“The very notion that you can slap a brand on nearly anything and that will change it for the better seems ludicrous. How’s this for a notion: Make better products!”
David Gray, over at XPLANE, wrote today that he’s tired of hearing about re-branding and suggests, instead, that companies focus on better product. It occurs to me that branding is the last recourse for companies that have lost the ability to innovate their product any longer, or that the product lasts longer than the company hopes people will re-purchase the product. So, without the ability to offer new features and a product that actually lasts, the only option is to re-brand the product. So, re-branding is a way to shorten the delay between the initial purchase and new purchases of the product.
The other option, which I think is worse, is to make the product just another addition to the throw-away minimal-use trash heap, where the consumer has to constantly re-purchase some component of the product.
I think the focus on re-branding is an indicator that the products are better than they were. Otherwise the company wouldn’t need to work so hard to get people to re-purchase. The trick is not to get caught up in that cycle. Re-branding, therefore, is a symptom. If the company weren’t re-branding, they’d likely de-value the product in some way to make it disposable.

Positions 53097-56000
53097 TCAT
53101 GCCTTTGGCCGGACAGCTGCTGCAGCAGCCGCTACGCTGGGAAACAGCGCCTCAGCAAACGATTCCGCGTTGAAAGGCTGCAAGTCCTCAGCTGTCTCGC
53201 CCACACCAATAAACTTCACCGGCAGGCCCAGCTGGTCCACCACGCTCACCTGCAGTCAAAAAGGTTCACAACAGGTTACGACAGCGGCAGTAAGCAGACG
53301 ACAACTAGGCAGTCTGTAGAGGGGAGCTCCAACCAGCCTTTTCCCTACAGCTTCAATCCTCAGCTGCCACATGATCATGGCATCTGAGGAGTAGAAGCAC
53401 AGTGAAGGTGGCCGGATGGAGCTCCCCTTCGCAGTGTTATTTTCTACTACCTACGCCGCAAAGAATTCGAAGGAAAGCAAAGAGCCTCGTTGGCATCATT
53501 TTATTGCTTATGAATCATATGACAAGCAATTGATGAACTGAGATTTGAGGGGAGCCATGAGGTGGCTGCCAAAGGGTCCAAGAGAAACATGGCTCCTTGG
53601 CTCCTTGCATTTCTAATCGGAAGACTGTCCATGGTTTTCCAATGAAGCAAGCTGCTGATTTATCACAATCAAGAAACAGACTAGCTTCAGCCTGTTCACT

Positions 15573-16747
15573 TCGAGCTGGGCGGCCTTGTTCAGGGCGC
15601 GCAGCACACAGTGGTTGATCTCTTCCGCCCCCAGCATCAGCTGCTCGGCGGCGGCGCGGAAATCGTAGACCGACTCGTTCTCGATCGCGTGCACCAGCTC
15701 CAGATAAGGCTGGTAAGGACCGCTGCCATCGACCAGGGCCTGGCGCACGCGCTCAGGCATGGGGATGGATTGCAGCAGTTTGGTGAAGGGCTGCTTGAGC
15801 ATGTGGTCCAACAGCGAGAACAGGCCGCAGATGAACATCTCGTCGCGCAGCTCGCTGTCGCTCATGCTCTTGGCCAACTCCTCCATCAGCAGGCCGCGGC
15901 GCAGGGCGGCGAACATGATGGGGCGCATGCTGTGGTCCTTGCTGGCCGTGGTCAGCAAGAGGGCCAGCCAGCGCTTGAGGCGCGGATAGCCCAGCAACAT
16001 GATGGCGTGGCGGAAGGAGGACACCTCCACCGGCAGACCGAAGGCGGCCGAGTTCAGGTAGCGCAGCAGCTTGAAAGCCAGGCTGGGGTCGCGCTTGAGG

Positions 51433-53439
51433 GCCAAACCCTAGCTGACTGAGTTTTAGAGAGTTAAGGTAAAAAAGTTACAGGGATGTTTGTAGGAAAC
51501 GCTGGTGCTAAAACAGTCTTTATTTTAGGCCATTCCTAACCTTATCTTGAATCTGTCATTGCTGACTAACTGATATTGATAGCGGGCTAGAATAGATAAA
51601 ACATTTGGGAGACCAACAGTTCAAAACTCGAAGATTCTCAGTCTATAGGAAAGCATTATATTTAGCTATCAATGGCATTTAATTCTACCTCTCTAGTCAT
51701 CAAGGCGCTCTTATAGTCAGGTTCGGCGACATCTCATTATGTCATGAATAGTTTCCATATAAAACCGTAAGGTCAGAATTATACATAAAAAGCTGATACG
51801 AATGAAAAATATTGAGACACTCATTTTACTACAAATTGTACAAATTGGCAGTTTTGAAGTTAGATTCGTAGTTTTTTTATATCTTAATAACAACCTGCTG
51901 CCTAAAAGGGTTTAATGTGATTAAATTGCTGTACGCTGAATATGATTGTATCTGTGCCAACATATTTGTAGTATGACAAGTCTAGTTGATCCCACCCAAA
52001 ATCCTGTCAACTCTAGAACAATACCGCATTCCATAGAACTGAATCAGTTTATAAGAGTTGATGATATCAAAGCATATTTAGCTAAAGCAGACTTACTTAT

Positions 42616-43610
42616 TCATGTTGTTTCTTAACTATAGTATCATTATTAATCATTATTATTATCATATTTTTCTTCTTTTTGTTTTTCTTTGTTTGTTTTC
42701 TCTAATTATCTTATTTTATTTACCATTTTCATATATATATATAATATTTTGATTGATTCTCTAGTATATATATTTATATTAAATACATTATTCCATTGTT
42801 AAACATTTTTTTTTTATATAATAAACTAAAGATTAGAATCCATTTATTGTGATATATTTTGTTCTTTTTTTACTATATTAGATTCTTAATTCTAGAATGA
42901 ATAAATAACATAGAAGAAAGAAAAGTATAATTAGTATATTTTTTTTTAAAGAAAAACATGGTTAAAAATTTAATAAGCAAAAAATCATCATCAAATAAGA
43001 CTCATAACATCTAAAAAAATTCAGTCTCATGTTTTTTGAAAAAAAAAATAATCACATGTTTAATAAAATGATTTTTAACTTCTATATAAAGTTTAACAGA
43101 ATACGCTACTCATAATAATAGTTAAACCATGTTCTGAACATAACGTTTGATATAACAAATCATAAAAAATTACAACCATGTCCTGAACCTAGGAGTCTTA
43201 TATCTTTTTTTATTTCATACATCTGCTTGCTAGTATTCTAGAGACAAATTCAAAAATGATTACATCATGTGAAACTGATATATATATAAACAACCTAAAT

Branding is the post-modern version of innovation in the physical product, I suppose. Since it just isn’t possible to offer the kind of magical product that people have been led to expect from post-industrial space-age technology, the brand is the only place where this can be created.
Instead of making better products, and instead of working on brand, we need to culturally re-frame what a desirable product is, and the economic model that surrounds those cultural assumptions. Trustworthy technology that lasts and works is desirable, not the wizz-bang that fizzles out.